Deb: I remember when I was a kid and my Mom and Dad would go to a visitation or a funeral. It always seemed so incredible to me that they could function at all, let alone iron their funeral suits and go to a reception afterwards. I mean, isn’t this death? Aren’t they scared? Freaked out? And why aren’t they crying all the time? I would watch them come and go. And each time was different, accompanied by fluctuating levels of emotion. Their level of pain was on a sliding scale of sad depending on the deceased.
We have, all of us, suffered losses in our lives. Some are devastating and stay with us till we die, others are quite painful, some are sad, a few “regretful”, and others are “a darned shame.” It occurs to me that as we get older we almost need to have that Sliding Scale of Grief to cope with all the death and dying we encounter. It sounds awful, but whether or not we admit it, we rate death. We have to deal with everything from the death of our nearest and dearest which shatters us, to the death of a person we barely knew for whom we are just paying respect to a life lived.
I have come to accept that, but the thing I still struggle with is how accustomed and sometimes almost comfortable I am with the ritual of death. It has, at this time of life become a constant, a duty, a loving tribute, and even sometimes an obligation. We all know death is a part of life. And the irony is not lost on me that the appearance of death and my attendant juggling of schedules has become the most spontaneous part of my life. Sad but true. I go, I mourn.
Now I wonder why it is that I can take time at a moment’s notice and switch everything for funerals, but I can’t do it for something fun. I wonder why I can’t just clear my schedule for the possibility of something wonderful. Sometimes I do, but mostly I don’t. I continue to schedule my life on a dime––and then someone dies and all my planning goes to pot. Then I dutifully pull out “my funeral suit” and I go and I pay my respects, human to human. It’s what life is. It’s death. But I’ve gotten used to it.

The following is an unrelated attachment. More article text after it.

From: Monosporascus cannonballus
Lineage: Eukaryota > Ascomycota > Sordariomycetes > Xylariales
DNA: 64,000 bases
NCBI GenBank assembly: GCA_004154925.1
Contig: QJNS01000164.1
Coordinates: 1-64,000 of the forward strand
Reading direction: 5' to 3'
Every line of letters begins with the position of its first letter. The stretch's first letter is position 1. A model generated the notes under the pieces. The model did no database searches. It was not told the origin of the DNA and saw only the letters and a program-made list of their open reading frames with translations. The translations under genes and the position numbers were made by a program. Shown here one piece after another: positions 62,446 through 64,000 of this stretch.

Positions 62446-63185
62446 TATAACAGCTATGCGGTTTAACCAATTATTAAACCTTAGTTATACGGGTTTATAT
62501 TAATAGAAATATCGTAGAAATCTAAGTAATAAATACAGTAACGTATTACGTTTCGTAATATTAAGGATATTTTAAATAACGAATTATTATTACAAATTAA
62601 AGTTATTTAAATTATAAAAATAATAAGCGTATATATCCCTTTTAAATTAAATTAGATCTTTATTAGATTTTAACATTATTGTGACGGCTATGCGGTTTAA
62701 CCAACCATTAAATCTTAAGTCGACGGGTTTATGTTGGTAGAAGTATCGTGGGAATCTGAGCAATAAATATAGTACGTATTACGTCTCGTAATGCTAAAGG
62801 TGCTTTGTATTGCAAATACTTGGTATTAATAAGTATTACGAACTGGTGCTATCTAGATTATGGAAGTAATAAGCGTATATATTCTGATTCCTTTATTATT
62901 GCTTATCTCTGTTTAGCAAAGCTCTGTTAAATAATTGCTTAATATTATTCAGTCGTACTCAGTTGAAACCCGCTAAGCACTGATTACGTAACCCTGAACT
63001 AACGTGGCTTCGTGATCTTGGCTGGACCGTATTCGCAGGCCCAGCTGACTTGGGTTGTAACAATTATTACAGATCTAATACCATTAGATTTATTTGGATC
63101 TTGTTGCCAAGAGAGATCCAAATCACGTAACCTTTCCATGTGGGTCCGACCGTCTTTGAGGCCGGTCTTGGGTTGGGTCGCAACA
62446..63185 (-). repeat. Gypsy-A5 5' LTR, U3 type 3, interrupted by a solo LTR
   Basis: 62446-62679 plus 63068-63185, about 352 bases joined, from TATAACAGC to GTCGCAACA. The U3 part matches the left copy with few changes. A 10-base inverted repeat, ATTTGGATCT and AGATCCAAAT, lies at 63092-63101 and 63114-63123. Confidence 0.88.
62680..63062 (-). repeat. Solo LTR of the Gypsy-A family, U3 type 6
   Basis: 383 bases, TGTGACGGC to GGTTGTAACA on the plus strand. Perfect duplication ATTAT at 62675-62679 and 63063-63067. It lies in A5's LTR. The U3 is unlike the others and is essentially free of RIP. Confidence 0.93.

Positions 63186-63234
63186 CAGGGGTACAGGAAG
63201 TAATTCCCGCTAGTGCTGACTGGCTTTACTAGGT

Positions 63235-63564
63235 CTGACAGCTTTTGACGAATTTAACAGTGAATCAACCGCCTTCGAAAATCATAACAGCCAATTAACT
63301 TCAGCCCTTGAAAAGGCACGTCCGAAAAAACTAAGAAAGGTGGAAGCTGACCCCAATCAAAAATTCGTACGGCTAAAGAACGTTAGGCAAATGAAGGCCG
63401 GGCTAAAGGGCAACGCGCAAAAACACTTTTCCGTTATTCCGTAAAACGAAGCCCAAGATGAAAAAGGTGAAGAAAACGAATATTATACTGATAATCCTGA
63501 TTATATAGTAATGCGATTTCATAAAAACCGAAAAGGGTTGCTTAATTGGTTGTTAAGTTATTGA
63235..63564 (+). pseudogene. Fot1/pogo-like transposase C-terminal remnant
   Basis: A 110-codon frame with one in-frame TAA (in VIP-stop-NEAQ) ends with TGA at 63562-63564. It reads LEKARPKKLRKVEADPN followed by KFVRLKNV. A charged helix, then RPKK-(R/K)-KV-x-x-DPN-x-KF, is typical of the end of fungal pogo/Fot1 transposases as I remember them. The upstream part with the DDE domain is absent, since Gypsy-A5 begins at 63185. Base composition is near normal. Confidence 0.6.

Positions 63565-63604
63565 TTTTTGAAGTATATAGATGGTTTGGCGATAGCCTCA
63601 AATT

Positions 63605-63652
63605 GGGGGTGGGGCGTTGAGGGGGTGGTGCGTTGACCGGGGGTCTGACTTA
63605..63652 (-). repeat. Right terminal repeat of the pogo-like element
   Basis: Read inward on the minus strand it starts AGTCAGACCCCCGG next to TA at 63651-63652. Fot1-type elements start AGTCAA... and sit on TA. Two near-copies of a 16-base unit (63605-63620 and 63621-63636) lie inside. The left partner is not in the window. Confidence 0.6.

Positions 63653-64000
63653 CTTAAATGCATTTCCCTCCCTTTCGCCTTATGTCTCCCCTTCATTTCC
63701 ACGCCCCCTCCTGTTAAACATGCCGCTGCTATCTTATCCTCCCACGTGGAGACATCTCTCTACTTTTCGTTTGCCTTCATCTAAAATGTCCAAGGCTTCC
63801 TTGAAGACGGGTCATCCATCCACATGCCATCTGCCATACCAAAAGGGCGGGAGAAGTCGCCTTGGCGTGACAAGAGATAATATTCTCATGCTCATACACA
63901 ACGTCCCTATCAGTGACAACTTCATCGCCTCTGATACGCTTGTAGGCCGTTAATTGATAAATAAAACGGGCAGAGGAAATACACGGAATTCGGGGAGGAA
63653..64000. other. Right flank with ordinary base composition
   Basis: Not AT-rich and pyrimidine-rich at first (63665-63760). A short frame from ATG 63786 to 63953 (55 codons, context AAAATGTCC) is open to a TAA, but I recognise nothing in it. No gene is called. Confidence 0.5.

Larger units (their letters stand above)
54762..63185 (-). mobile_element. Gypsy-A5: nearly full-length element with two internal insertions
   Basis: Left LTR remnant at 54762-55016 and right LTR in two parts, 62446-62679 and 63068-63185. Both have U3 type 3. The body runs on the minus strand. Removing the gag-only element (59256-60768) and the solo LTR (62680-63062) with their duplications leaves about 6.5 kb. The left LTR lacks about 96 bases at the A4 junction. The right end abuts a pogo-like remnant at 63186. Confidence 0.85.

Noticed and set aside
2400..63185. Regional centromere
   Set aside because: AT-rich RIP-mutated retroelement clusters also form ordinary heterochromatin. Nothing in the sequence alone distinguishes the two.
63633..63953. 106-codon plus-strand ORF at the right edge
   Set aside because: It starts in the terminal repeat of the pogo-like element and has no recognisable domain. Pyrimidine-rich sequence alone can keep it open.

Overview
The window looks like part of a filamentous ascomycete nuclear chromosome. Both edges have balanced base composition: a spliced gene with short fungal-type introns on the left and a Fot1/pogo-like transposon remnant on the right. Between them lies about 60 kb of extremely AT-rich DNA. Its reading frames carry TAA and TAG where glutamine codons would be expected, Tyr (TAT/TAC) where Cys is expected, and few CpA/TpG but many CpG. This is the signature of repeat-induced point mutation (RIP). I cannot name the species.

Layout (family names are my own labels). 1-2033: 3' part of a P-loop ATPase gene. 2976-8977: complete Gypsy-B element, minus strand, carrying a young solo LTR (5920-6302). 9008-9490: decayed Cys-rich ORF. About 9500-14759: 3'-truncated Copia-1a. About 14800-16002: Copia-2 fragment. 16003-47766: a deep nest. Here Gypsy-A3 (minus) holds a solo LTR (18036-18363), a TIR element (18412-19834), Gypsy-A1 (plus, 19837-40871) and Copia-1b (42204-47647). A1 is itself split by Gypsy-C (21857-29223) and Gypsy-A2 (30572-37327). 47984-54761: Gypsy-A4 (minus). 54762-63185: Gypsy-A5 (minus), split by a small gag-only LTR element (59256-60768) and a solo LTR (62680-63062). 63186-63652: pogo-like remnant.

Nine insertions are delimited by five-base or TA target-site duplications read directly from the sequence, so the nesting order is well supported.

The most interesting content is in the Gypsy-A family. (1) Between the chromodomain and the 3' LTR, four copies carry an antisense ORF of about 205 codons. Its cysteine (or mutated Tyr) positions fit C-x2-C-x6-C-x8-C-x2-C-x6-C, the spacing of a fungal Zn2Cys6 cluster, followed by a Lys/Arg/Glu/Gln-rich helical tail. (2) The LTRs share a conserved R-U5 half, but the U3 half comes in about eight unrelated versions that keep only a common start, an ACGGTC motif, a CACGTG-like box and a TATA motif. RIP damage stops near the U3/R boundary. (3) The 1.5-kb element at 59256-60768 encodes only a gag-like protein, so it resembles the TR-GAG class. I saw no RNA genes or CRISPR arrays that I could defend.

Barbara: I’ve often wondered how you cope, Deb. Deb comes from a very large extended family and lives close to her relatives and all their close friends and family. She also has a huge range of friends and associates from years in one of the most socially-diverse jobs there is. I swear, not a month goes by where she doesn’t (sadly) have to attend another funeral. And I’ve seen how these funerals take their toll on her, both the near-and-dear ones and the dutiful-honouring ones. I never thought of it before, Deb, but I don’t doubt for a second that you must be getting “used to death” by now.
I, on the other hand, have not had the same huge, ever-expanding circles of friends and family, and friends of friends and family, and parents of friends and family. There have been some funerals of this ilk, yes, but nothing like your experience. And too many of the funerals I have had to attend have been for people too young for their deaths to be mundane.
But maybe there’s something strangely comforting in your words, Deb. It is our life-journey, right? so we shouldn’t be fundamentally undone by it. And these rituals that we have so wisely put in place around death really do help us make some kind of peace with it, don’t they? The visitations, the wakes, the eulogies, the sobbing, the drunken reminiscences, the human-to-human bonding. Who doesn’t go to a funeral and find themselves feeling a little cathartically better at some point? Even if it doesn’t last long, that catharsis makes it somewhat bearable. And it becomes our reminder that this is a normal part of life. Even one we can—or must––get used to.